Daney Parker, Editor, PRmoment.com
Is this a golden time for PR? The answer, according to some PR chiefs, is that it definitely is. Others argue that it could, and should, be. Here they explain why PR is rising to the top and the work that the industry still needs to put in to help PR get even more recognition and, most importantly, larger budgets.
Why now is a golden age
Because PR has matured believes Gavin Lewis, creative director at PR agency Hope and Glory who says brands are showing more faith in PR because of the maturity of the people who are leading the industry. “In the past it was an industry full of big kids behaving like big kids. That's changed. The industry leaders have become leaders. The creatives have grown up and can tell a story actually linked to a brand’s story. We have, in a nutshell reached, maturity.
“This doesn't mean the work has got boring. It means the ideas that should have been supported are now getting an airing. It means that storytelling is recognised as the most powerful tool in a marketers’ armoury and those that have always been best placed to deliver it – the PROs – are getting the opportunity to deliver it.”
Because of our unique skillset says Richard Cook, director of agency Champion Communications: “B2B PR’s current golden age began halfway through 2018. GDPR was a big factor. Spraying out messages to a database suddenly became risky and made brands question whether the one or two per cent lead generation was really adding anything to the bottom line.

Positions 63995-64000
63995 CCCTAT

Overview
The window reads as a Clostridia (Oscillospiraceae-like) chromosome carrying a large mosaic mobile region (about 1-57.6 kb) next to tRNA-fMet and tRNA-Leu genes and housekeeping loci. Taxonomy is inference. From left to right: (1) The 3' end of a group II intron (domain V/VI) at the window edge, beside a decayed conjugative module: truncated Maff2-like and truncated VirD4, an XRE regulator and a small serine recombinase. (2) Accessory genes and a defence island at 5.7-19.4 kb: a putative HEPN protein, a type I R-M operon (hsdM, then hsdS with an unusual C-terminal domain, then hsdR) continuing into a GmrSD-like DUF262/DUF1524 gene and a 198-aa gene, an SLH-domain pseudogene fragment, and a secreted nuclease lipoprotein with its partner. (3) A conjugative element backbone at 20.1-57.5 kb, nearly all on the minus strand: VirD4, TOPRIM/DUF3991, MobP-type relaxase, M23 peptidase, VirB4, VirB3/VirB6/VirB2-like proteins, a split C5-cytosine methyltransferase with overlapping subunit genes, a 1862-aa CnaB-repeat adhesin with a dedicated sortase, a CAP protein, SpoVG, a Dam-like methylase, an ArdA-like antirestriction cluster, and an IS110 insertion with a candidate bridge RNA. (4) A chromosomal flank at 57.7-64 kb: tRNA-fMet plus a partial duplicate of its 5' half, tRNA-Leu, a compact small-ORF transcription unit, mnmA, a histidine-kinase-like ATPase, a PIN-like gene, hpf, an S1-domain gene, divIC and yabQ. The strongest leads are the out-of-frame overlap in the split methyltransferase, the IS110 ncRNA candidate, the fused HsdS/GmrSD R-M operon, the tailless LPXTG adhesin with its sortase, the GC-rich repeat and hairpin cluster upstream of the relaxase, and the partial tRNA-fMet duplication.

“Secondly, this may be the year that account-based marketing (ABM) really took hold in the UK. A good ABM programme requires great sales people who need a brand to give them a bit of a head start. Another factor is the increasing diversity of business decision-making units. Earned media provides an effective and efficient way to reach decision makers based on their interest and need rather than on their willingness to open an email and fill in a form. Engaging audiences and telling stories has never been more important, and PR is the best tool in a B2B marketer’s toolkit to do this.”
How the industry can shine brighter
PR must continue to innovate, says Allison Spray, director of data and insights at PR firm Hill+Knowlton Strategies: “New technologies and channels have fragmented the communications landscape. Disruption has become the norm across all sectors, and businesses are feeling acutely the power of the public.
“Amongst all this change, the role communications professionals play has never been more important. But to help brands recognise the full power of PR, the industry must continue to evolve with the world of today. We are skilled at creating ideas that will travel. But to truly engage we have to stay always in beta; always looking to embrace change to better equip ourselves and our clients for the challenges we’ll face now, and in the future.
“What does that look like? Teams who live and breathe digital, who can decode reams of data and who can help us understand the science behind why we behave the way we do; alongside sector specialists who deeply understand their clients’ industries, competitors and products.
“Only through continued innovation can we realise the full potential of PR. That’s what makes it such a thrilling time to work in the industry. I can’t wait to see what we’ll build next.”
We need to be more confident says Jacquie Boyd-Coleman, managing director for London and the south-east of agency Beattie Communications: “The fall of the printed press could have been bad news for PR, but instead it spurred us to look for different ways to get messages across.